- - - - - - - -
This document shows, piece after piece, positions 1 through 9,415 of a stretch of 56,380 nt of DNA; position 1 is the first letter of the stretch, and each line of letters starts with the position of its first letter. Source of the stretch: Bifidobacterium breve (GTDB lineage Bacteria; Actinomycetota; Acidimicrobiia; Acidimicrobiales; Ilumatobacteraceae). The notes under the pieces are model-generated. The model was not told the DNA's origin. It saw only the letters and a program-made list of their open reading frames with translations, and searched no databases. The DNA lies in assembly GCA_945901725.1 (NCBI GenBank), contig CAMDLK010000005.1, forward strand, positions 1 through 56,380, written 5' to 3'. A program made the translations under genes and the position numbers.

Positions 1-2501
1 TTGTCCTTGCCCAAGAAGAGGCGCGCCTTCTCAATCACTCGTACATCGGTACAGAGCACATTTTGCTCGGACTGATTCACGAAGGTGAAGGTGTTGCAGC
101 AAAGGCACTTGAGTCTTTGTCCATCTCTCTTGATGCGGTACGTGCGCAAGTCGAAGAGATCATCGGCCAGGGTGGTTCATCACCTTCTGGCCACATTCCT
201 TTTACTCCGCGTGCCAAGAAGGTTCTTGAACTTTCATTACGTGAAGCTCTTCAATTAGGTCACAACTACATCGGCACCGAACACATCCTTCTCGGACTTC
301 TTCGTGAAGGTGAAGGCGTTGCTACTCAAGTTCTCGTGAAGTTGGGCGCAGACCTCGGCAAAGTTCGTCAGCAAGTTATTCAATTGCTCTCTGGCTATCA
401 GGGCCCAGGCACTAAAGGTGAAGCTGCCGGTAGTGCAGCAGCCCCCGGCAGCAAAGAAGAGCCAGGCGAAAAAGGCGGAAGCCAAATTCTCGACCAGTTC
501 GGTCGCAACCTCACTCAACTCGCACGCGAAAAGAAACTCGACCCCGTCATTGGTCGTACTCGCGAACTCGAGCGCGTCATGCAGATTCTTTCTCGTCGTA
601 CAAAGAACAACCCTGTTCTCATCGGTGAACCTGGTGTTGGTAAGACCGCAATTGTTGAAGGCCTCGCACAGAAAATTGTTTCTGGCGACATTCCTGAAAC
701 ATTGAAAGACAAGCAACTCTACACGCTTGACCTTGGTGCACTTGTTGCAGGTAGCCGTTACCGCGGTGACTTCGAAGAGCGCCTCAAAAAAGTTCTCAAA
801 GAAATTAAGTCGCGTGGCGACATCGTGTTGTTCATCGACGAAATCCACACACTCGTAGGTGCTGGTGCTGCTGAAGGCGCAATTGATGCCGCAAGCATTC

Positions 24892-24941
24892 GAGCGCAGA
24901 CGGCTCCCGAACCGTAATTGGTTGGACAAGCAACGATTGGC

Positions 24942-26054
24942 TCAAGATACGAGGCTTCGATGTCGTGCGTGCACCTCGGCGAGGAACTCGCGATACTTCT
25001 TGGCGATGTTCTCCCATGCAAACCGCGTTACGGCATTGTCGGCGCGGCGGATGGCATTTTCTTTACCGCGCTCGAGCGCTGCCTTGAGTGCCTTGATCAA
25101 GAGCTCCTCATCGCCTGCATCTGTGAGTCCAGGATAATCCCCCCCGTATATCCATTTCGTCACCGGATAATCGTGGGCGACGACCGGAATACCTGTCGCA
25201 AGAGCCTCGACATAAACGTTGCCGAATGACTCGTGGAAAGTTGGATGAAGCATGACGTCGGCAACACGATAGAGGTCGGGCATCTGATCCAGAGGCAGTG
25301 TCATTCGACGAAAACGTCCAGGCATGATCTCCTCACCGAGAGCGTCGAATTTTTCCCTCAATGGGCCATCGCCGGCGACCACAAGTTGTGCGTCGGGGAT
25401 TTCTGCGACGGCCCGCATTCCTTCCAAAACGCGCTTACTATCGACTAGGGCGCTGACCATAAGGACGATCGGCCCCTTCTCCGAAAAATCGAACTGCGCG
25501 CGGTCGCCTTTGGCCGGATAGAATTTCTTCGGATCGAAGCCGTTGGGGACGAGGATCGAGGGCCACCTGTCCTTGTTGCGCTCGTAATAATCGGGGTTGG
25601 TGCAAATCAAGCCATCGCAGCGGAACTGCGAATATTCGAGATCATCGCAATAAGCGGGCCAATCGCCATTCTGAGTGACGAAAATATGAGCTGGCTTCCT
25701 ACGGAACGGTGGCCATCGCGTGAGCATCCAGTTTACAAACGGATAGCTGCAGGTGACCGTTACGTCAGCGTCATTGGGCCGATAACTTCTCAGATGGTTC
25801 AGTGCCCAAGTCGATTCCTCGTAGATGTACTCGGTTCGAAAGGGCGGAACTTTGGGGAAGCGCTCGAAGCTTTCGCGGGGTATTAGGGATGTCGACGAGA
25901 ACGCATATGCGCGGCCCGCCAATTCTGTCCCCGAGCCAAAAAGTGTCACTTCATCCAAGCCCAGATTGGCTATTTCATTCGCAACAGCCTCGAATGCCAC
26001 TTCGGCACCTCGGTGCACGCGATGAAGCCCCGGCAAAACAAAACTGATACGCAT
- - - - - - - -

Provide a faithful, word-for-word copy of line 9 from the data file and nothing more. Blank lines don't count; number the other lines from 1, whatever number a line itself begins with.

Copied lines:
601 CAAAGAACAACCCTGTTCTCATCGGTGAACCTGGTGTTGGTAAGACCGCAATTGTTGAAGGCCTCGCACAGAAAATTGTTTCTGGCGACATTCCTGAAAC